The WINTA Project has been set up as a platform to share stories and ideas that are worth sharing, but do not often receive the mainstream media attention they deserve, particularly within UK-based media. On here, using WINTA Stories, we will share stories that we believe deserve to be heard, straight from the people to whom they belong. WINTA Stories will initially consist of content from contributors within El Salvador and then expand onwards from there to include more contributions from other communities, countries and perspectives. Additionally we will be using the Blog to write about our own personal reflections on our time in El Salvador and wider topics of interest.
We developed the idea for WINTA after having talked extensively about our time working in El Salvador and subsequently finding very limited positive media representation of the country we had come to love.
Whilst the initial focus is to spread positivity and good news stories about El Salvador, we have deliberately named the project with ambiguity. This is so we do not limit the scope or potential of the project to one area. Ultimately we would love to publish about an expansive range of subjects, not solely related to El Salvador, but any topic that we (or you!) feel is un-, under, or mis-represented. Additionally we would love for WINTA to become a hub of user-generated content so you can share your opinions about anything no-one is talking about.
We are aware that this is an unusual time in terms of the global geo-political situation. We believe that in order to work towards a more just and equal world, it is important to share positive, human stories of people working for these objectives in their communities, regions, countries, or for the world as a whole, in order to exchange ideas, focus on the good, and not allow these actions, however small, to be lost. We also believe that, by opening discussion on things not widely spoken about, we can challenge ourselves and our ideas, learn, develop, and work together.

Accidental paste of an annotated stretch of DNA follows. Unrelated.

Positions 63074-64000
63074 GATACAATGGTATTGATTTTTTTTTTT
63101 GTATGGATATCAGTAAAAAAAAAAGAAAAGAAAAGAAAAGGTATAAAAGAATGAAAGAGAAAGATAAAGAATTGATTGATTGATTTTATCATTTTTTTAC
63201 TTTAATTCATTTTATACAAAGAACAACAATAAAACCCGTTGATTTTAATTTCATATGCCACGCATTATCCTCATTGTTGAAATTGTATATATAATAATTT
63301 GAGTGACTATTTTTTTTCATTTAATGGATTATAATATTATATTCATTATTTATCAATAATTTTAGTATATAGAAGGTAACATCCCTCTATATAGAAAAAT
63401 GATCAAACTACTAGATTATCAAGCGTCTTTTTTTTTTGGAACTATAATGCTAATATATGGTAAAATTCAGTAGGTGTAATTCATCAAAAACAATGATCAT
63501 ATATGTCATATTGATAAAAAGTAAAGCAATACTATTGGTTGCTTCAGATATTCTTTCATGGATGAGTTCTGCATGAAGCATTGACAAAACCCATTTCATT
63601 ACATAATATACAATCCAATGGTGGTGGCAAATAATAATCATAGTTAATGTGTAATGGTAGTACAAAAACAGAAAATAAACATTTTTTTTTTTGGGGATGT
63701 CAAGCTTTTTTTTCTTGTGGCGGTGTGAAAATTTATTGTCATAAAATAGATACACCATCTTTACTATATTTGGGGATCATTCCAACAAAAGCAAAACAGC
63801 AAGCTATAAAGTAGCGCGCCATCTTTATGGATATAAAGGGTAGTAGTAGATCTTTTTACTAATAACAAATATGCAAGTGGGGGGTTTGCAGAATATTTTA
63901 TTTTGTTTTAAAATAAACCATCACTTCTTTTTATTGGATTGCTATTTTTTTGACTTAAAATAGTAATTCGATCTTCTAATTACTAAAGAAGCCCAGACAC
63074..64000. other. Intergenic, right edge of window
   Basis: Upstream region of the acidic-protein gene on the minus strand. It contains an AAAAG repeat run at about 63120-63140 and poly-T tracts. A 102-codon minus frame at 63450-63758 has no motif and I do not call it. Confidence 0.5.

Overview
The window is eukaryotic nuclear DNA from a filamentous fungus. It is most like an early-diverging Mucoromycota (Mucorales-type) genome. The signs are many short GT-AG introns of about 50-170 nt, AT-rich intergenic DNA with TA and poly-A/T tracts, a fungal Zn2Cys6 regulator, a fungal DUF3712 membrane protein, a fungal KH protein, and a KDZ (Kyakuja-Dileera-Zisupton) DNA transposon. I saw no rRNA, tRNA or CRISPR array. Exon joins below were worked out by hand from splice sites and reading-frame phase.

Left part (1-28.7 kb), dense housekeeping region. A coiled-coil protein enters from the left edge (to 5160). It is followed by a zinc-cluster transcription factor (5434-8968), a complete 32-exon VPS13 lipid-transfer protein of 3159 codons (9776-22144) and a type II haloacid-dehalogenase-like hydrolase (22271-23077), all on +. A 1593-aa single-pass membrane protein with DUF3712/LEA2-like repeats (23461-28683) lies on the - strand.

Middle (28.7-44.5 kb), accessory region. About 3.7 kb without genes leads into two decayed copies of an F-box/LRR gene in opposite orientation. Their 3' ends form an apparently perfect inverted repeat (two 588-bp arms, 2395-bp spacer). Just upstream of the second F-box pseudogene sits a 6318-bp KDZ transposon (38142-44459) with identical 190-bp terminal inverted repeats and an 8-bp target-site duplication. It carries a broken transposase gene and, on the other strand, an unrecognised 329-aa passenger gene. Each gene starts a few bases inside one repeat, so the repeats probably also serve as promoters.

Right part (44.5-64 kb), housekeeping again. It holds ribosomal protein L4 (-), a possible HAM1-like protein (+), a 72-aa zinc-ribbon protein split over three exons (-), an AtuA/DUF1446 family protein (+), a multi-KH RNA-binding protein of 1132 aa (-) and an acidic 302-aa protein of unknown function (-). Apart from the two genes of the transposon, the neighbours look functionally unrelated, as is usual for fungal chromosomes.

For clarity, part of the project is us writing about our experiences here in El Salvador and Central America (the Blog), but the larger part, WINTA Stories, is to present news from, stories about, interviews with, and pieces written by, the people who are best placed to share informed opinions about El Salvador and the other subjects that this project hopes to cover.
Whilst working in El Salvador and Central America, we will inevitably come up against difficulties in terms of our interpretation, editing and translating of stories. We are strongly committed to ensuring that throughout this process our own mark on contributions remains as limited as possible. We therefore will aim to translate as directly as possible, and will always welcome suggestions where improvements to this can be made. That being said, we still retain editorial control over the content of this website and may edit where appropriate to ensure consistency, fluidity and a broader alignment with the goals of the project.
An additional and potentially commercial part of this project is to post reviews and/or information about a variety of equipment used in the production of the project. There is a gap in the market for useful information or tips for equipment used when travelling.
Further, some of the articles posted on this website may be submitted to third-party publications in exchange for payment, goods or services. This will have no bearing on the opinions expressed or quality and integrity of any content. The project would go ahead regardless of any outside contribution, but these contributions and exchanges go a long way to providing an increased range and quality of content.
Lydia's passion for languages instigated her love of Latin America, when she spent time in South America learning Spanish, after studying French and Italian at King's College, Cambridge. She then spent six months as a Team Leader for Progressio ICS, working with young people from El Salvador and the UK, and has subsequently completed work for various international NGOs based in the UK, in the areas of education, child health and women's rights. She has supported work in programmes, fundraising and translation.
Shep studied Environmental Science at the University of East Anglia and went on to work for an independent energy consultancy, writing bespoke reports and industry copy. He returned to UEA to continue his studies and then became a Team Leader for Progressio ICS in El Salvador. In 2015 he joined NGO Restless Development and worked within their Volunteer Support team for the UK government's Department for International Development-funded International Citizen Service.